It was looking good when I left my first client. The snow had turned to rain, the Meteorologist had predicted that would happen. By the time I left the house of the second client the rain had stopped. The sky looked ominous, but there was no precipitation. Before continuing my schedule, I was able to take care of a little personal business. After stopping at the ATM machine, picking up a few things at the supermarket, and grabbing a steak and cheese sub, I was on my way to the next client.
As luck would have it, the standing water on the snow began to freeze. I was fortunate that the several cars that spun out of control were in my rear view mirror and not ahead of me. I find that the biggest hazard to driving on icy streets isn't the other vehicles, but the pedestrians who insist on walking in the street with approaching traffic at their backs. If it were me, I'd want to walking on the other side of the street. I'd prefer to have an out of control car in my sight. I guess some people have a death wish or are just plain stupid. They might as well be like that penguin about to incur the wrath of a sleeping polar bear.
Arriving on the parking lot of the home of my third client, I was startled by a sudden flash of light. At the same moment I looked skyward there was a loud thunderclap. By the time I reached the door to the main lobby of the building, light snow was beginning to fall. This job was two back to back hour and a half cleaning jobs for a very nice elderly couple. They live on the seventh floor of one of four buildings each containg thirty-six condos. As I was doing my thing, I was able to keep an eye on the weather conditions through a sliding door to an outside landing.
Mrs. P. brought to my attention a rather large black blot on my shirt. My pen had been leaking in my shirt pocket. There on the corner of the pocket was a golf ball-sized stain. I wasn't too concerned about the shirt, after all it was a work shirt, but I was curious to see if it bled through to my undershirt. It did. The ink didn't rest on its laurels there either, for it bled through the shirt and onto the flesh beneath. Although I protested at first, Mr. and Mrs. P. insisted that I remove the shirts. While Mrs. P. scrubbed the ink spots and soaked the shirt in a tub of water, her husband produced a shirt from his wardrobe for me to put on.
I am not and have never been known as a fashion plate, but that shirt would never be featured in Gentleman's Quarterly. It was white, plastered with an array of brown and green banjos and accordians surrounded by black music note symbols. I swear, before and henceforth, yesterday was the first and only time I will be seen in a Polka shirt. Roll Out The Barrels began banging around inside my skull. I continued my duties occupied with the nightmarish vision of being on a "Lawrence Welk Show." It was surely a Geritol moment.
The sight before my eyes as I glanced at the sliding door across the room, quickly dissipated the champagne music. The snow was blowing sideways, and though I was indoors, a sudden chill came over me. In only moments, the wind driven snow was gone, replaced with a veil of white. The adjacent buildings, less than twenty-five yards apart disappeared. It was a classic white out. I picked up my pace, the sooner I finished cleaning their apartment, the sooner I could get myself to the cover of my own home. I am always glad to get home on Friday, but this Friday was urgent.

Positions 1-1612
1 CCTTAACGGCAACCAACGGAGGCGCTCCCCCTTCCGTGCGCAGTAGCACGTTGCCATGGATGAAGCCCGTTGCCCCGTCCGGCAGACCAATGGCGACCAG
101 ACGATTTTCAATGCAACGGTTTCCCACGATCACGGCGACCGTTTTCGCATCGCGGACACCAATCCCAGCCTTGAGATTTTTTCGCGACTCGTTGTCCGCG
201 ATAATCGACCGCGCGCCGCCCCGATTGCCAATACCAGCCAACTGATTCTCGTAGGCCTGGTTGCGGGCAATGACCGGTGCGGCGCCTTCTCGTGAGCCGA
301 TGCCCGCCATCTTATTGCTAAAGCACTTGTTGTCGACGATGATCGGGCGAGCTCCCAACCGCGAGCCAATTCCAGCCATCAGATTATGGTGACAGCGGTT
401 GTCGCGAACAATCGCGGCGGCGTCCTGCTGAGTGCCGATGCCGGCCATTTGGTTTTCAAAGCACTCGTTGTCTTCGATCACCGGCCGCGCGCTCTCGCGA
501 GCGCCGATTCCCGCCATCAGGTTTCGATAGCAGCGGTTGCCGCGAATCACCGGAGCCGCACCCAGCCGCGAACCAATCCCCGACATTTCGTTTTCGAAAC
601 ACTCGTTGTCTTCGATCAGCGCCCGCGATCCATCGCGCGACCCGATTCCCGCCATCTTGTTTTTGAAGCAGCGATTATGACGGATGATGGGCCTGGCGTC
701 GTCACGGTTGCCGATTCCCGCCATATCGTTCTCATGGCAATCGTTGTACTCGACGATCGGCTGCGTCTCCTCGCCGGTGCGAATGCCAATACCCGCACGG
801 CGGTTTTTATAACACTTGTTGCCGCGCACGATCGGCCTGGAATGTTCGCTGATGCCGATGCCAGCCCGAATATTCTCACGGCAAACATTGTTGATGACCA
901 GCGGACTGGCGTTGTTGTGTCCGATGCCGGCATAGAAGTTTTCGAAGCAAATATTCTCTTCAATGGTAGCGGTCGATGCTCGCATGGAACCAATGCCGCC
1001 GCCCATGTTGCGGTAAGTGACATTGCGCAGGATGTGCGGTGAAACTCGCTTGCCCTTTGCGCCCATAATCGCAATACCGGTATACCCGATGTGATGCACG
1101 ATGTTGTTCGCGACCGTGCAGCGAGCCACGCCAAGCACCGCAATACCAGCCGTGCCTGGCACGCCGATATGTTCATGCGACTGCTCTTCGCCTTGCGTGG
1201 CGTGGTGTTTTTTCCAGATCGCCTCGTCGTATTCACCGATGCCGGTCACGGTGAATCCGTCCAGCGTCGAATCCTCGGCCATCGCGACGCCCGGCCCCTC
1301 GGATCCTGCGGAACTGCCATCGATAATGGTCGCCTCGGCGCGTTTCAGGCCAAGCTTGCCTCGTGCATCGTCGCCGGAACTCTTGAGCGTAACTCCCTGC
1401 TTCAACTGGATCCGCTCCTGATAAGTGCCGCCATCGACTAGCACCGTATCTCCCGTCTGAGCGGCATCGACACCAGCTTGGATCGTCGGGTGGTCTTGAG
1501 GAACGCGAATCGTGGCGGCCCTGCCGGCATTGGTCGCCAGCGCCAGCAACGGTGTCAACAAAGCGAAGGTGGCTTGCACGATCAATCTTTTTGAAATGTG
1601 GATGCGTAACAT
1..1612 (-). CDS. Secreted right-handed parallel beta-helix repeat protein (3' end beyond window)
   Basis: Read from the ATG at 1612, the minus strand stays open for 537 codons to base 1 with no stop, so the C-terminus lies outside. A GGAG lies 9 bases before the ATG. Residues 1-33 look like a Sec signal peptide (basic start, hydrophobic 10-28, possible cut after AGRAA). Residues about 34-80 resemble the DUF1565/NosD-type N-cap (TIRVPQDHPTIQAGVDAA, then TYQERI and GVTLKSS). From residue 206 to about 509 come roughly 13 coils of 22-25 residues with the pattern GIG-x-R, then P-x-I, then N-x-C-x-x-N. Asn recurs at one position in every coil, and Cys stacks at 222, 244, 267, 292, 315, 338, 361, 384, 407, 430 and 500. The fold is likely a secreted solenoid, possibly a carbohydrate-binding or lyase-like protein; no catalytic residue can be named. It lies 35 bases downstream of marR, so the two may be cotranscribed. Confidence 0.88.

By the time I had left the building, the white out conditions had abated, but the result of the blowing snow had created drifts three to four feet high against the buildings and the vehicles parked in the lots. I was not amused by the curious artistry or the cruel condition Mother Nature in collaboration with Old Man Winter had treated my truck. Exactly half of it was buried in a huge drift. The driver's side was uncovered from the bumper to the tail gate, while the other half was encased a white coat. My practice of carrying a snow shovel in my truck on days snow was predicted had not been exercised yesterday. Suddenly, "TGIF" meant This Guy Is F**ked!
The only thing in my favor was that the snow was an airy light powder. With my snow brush and bare hands I was able to clear much of the snow from my vehicle in about a half hour. All the while gusts of wind and snow borne upon it showed no mercy. I was tired. I was cold. I was agitated. I was freezing! If that weren't enough, I still had the task of driving home. Something told me that those three miles from that parking lot to my driveway wasn't going to be an easy commute.
Needless to say, I was correct in my assessment of the drive home. It took an hour and a half. The streets were in awful condition, what with the ice hidden by the freshest of the snow and the slow procession of vehicles, their drivers wanting only the same as me, but to get home safely. I had to avoid the side streets, several of which were obvious shortcuts to my destination. What plowing had been done, had been concentrated on the main thoroughfares. Lesser trafficked streets had to beat down by the few adventurous souls who dared to take them.
I did get stuck finally, unable to free my truck from a virgin drift of snow. It was in my own driveway that I had to abandon my ride. What better place to get stuck in snow, but in one's driveway a mere ten feet from one's front door! As I trudged through the drift, I looked upon the desolation of a glacial field that had been as early as that morning, a driveway. There was a lot of shoveling in store for me, but this was Friday and it was five PM. Tomorrow was another day. Inside, there was a cup of hot coffee with my name on it.
(P.S. By the way, I was able to change back into my work shirt, washed and dried. At least I didn't have to explain a Polka shirt when I got home.)